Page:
Roman Amphitheater



the Roman odeon, or theatre, at Kom el-Dikkah (mound of rubble)

One of the most interesting things about Alexandria, I think, is that there is an entire, older Roman city beneath the modern one. In the few places they have dug down they have revealed Roman roads, baths, houses, streets and theatres.

One of the best excavated ruin is the Roman theatre. Originally, the area was excavated looking for the site of the Paneion (“Park of Pan”) in an area called the Hill of Rubble – Kom el-Dikkah. Instead of a part, a small amphitheater was found. In the layers above the roman street were found a Muslim cemetery and slums.

some of the substructure still exists, in brick and marble.

The theatre was not discovered in 1963, when it was found during excavation for a new building.

the brick foundations and fallen granite columns at the back of the theatre

 

another view of the theatre, buried until 1963

The half-round odeon seats 700-800, with 12 rows of marble seats facing a small stage. The stage still has some of the original mosaic paving, and the passages and rooms under the theatre seats for the actors can still be seen.

I would make a good audience member, but the seats are hard

The theatre is still in use, sort of. While visitors do not sit on the marble seats — some still with visible numbers on them — a new set of concrete and stone galleries have been built into the hillside, and a new stage erected before the original. The Roman Amphitheater is now the backdrop for a modern theatre company, and plays and lectures are performed here regularly.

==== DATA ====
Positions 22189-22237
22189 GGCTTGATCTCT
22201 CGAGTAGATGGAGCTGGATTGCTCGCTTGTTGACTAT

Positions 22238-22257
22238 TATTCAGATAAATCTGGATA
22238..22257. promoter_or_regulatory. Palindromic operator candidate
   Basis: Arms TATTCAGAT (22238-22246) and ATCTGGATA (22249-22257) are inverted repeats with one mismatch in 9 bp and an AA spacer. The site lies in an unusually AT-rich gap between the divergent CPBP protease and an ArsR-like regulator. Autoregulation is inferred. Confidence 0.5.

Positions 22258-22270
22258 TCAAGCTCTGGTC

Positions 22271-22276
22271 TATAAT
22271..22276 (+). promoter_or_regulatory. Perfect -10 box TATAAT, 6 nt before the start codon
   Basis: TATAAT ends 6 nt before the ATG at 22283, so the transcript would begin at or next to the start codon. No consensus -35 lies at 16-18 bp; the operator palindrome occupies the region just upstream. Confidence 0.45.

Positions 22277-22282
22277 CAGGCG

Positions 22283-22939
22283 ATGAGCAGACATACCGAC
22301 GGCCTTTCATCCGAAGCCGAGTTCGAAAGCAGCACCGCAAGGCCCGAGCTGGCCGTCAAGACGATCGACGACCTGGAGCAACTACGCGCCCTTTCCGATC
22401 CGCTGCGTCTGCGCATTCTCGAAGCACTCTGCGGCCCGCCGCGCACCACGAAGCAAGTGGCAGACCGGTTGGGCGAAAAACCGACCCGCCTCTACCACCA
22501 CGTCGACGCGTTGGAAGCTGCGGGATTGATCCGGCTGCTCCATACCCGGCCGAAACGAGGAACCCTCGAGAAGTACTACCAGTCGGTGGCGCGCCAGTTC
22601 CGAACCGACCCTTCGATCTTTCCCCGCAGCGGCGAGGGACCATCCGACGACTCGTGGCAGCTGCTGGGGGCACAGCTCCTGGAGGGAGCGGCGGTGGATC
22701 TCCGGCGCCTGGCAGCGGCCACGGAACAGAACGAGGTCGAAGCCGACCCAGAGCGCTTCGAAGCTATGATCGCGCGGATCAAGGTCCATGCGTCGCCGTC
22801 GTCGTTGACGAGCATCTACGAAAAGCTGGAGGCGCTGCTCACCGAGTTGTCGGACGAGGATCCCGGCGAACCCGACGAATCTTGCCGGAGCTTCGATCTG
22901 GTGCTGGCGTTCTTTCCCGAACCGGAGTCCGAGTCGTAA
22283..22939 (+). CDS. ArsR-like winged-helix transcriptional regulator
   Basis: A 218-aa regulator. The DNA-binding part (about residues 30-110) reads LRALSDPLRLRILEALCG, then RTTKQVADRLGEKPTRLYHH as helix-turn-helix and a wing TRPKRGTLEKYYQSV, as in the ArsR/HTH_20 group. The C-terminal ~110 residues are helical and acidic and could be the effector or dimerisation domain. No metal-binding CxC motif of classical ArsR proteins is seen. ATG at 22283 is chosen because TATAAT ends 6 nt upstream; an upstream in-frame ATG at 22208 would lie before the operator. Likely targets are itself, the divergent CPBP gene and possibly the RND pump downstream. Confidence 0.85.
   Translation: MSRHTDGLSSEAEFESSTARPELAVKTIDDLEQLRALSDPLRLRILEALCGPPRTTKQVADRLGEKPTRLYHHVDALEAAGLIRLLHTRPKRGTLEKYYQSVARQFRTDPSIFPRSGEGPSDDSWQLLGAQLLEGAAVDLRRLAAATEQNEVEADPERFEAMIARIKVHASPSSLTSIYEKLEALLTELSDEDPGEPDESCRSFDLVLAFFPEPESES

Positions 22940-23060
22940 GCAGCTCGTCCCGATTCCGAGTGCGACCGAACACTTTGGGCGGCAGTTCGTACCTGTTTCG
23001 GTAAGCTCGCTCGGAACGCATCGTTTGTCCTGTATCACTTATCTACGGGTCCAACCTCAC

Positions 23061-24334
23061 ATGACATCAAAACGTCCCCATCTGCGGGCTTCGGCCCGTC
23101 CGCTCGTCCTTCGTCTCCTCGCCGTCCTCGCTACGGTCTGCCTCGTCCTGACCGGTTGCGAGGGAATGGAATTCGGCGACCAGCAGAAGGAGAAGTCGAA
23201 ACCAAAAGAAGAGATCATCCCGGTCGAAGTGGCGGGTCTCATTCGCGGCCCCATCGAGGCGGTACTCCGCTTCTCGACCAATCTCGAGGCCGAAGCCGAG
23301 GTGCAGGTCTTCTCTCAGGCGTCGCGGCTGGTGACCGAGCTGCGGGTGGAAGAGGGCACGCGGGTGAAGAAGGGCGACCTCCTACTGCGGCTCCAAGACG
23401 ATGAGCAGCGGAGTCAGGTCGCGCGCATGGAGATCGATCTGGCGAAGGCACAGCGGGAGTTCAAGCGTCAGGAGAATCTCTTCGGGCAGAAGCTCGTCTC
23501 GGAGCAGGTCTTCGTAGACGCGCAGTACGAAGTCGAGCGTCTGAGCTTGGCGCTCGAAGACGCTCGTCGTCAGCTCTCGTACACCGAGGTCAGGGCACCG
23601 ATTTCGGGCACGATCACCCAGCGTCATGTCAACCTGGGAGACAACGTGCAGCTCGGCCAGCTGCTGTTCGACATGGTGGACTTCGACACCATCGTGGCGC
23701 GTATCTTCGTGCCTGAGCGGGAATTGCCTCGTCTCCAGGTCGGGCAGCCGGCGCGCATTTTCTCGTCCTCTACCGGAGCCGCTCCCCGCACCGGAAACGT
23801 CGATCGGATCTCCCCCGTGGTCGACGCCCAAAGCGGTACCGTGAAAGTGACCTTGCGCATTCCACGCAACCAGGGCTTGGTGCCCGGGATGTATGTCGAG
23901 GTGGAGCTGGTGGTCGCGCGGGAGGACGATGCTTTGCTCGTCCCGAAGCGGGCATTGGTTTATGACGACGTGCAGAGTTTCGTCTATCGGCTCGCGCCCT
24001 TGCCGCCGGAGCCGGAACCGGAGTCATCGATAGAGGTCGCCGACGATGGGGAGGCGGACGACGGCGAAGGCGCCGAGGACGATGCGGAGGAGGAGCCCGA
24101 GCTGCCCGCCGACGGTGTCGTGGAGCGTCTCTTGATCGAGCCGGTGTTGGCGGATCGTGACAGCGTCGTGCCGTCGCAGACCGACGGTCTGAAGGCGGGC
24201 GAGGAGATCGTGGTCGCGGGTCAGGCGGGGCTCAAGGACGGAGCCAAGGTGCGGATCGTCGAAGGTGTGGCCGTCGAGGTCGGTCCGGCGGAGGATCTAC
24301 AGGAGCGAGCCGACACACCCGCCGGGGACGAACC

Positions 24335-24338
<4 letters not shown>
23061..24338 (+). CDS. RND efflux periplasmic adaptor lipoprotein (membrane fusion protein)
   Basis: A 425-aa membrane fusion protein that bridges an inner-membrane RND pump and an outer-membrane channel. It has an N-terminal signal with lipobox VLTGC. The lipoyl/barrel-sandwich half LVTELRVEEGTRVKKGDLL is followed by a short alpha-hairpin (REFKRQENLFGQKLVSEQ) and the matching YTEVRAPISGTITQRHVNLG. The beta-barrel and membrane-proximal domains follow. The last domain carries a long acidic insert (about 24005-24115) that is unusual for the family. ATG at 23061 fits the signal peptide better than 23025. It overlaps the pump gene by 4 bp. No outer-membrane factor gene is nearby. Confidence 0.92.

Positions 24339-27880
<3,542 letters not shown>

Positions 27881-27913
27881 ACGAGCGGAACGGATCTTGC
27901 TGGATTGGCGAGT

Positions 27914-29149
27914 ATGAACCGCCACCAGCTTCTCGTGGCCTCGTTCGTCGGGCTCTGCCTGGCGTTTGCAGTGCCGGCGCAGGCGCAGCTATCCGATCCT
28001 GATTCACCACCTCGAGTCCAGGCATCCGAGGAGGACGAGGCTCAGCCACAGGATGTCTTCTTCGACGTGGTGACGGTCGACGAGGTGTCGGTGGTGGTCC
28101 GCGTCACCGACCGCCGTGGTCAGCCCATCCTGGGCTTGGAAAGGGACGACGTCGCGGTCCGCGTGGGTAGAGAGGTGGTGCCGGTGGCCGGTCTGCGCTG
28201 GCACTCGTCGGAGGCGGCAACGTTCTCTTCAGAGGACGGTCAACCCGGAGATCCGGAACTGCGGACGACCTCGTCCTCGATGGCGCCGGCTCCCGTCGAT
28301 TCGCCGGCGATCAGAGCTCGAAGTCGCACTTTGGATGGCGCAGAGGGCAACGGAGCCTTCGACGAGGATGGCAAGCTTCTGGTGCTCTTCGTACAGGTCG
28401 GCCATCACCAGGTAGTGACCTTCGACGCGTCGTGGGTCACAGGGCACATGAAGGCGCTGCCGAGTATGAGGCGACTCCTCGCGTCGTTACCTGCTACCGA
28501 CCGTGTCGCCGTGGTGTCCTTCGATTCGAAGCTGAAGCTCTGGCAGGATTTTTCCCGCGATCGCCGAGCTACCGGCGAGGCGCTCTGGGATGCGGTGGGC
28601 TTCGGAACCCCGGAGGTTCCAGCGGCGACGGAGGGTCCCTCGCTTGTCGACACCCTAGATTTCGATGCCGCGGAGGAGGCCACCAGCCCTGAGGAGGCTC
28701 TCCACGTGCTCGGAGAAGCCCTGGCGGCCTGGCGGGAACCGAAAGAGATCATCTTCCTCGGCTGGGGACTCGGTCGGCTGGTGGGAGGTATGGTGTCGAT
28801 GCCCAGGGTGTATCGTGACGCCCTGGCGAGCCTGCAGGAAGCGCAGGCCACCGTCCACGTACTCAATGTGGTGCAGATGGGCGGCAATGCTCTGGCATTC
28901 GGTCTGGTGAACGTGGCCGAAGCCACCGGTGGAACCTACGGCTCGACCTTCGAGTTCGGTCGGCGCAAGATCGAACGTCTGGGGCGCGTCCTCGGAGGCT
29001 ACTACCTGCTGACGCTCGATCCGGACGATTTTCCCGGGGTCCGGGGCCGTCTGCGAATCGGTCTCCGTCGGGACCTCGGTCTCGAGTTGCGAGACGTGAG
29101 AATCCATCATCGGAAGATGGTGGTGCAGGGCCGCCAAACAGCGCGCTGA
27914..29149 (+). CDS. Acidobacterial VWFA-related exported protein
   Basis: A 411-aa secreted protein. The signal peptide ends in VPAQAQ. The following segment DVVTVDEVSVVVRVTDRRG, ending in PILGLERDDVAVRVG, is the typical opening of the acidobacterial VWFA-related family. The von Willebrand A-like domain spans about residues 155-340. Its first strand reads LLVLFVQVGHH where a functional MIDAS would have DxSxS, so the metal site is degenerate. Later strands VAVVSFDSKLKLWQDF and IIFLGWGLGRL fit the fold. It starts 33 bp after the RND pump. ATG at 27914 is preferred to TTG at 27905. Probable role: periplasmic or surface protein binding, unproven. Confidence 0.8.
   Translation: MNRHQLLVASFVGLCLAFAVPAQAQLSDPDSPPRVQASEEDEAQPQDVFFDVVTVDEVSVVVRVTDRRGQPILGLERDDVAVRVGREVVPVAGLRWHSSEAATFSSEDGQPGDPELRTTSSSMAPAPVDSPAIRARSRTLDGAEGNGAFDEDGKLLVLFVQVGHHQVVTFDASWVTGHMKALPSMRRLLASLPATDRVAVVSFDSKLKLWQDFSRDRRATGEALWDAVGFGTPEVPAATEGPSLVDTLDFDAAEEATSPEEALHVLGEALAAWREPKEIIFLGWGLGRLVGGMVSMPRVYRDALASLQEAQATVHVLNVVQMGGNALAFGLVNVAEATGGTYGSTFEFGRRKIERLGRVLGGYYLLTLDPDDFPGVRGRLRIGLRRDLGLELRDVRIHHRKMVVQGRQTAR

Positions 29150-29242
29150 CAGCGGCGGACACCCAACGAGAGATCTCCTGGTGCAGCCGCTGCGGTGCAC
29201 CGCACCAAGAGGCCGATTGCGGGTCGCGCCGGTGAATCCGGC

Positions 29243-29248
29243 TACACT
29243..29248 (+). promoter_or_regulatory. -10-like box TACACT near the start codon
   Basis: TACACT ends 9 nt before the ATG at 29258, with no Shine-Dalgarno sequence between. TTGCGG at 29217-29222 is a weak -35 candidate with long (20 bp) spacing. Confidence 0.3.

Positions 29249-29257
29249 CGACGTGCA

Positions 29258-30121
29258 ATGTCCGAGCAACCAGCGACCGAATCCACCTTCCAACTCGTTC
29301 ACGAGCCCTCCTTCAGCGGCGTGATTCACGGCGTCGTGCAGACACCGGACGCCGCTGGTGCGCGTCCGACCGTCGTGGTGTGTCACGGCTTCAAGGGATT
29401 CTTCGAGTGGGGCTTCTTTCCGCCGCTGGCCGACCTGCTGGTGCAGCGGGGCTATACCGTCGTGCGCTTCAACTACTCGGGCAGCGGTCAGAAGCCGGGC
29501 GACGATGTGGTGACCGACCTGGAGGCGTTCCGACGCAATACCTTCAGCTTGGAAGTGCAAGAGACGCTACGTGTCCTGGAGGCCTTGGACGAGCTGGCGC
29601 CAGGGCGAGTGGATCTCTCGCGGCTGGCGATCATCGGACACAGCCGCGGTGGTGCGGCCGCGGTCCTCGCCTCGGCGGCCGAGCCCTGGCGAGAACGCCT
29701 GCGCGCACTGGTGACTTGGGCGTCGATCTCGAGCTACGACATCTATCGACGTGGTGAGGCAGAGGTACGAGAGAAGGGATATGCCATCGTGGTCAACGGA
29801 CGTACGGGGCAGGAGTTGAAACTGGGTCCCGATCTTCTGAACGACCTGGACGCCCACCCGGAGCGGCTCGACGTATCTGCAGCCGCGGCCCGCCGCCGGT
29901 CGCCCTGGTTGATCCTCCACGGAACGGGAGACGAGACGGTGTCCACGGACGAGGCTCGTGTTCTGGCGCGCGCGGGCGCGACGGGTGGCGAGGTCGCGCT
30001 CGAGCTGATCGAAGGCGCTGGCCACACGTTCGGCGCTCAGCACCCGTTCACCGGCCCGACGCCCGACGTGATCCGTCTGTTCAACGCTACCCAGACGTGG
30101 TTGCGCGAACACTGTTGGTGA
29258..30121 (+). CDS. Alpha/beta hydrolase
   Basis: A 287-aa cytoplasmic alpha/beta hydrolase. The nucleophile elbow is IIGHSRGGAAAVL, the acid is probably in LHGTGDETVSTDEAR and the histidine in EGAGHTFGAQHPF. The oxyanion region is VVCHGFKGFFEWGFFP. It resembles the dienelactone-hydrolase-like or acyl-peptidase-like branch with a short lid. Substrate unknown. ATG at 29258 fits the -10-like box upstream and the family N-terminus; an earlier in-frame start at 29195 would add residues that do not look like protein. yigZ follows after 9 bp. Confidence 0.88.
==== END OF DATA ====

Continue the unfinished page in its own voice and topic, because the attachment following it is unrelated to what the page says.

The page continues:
the modern theatre overlooking the original

Nearby are the remains of the Roman Baths, and the Villa of the Birds. ALso mentioned is an earlier structure, the Great Theatre from the ptolemaic period, which was probably further north and as yet undiscovered. 

 

looking out over the new stage from the original seats

Parts of the original flooring on the stage remain. The geometric mosaic is in good condition (although not as good as those in the Villa of the Birds). There has been a lot of restoration work on the theatre, so it’s hard to know what’s correctly rebuilt and what is fanciful reconstruction.

original mosaic flooring remains in two places on the stage

The seats are marble, and pretty dang hard. I’m sure that theatre patrons brought little cushions to sit on. Or at least, I hope they did!

some of the “cheap seats”

access to the substructure of the theatre

Around the perimeter of the site (which also includes an ongoing excavation of a Roman Road, the remains of extensive Roman Baths, and the Villa of the Birds) contains a variety of statuary, including these — which look like bathtubs but are really sarcophagi — and some statues brought from the harbor, where they are excavating a Temple of Isis.

bathtub-like sarcophagi from the Romans

 

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